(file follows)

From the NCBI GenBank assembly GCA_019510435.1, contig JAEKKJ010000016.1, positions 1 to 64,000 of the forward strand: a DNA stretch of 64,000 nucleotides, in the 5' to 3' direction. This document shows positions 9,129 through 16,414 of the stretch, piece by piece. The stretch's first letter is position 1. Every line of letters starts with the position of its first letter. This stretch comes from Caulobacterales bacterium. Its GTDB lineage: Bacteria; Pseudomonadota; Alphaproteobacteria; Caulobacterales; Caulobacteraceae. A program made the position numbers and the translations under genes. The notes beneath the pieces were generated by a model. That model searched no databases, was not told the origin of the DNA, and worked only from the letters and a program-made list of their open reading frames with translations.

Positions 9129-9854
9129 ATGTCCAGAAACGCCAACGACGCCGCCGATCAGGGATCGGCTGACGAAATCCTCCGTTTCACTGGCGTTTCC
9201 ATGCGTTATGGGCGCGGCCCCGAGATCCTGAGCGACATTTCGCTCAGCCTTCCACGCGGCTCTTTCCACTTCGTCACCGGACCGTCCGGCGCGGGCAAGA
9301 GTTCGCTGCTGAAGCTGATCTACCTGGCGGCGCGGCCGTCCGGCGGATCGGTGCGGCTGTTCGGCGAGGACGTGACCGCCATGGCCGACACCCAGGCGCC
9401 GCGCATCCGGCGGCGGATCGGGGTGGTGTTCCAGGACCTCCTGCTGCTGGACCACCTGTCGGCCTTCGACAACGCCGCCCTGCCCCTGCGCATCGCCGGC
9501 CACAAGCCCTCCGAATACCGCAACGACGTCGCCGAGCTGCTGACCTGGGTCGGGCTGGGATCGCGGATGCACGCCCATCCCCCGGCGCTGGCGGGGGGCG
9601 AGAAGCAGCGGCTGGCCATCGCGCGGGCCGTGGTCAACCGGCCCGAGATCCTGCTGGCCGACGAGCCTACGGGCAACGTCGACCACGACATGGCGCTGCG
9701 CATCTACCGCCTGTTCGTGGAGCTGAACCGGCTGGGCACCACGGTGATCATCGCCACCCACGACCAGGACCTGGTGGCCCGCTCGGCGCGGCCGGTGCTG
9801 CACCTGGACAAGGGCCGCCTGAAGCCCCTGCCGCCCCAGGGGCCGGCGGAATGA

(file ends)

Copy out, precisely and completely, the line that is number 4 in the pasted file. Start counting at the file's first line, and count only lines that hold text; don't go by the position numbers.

9201 ATGCGTTATGGGCGCGGCCCCGAGATCCTGAGCGACATTTCGCTCAGCCTTCCACGCGGCTCTTTCCACTTCGTCACCGGACCGTCCGGCGCGGGCAAGA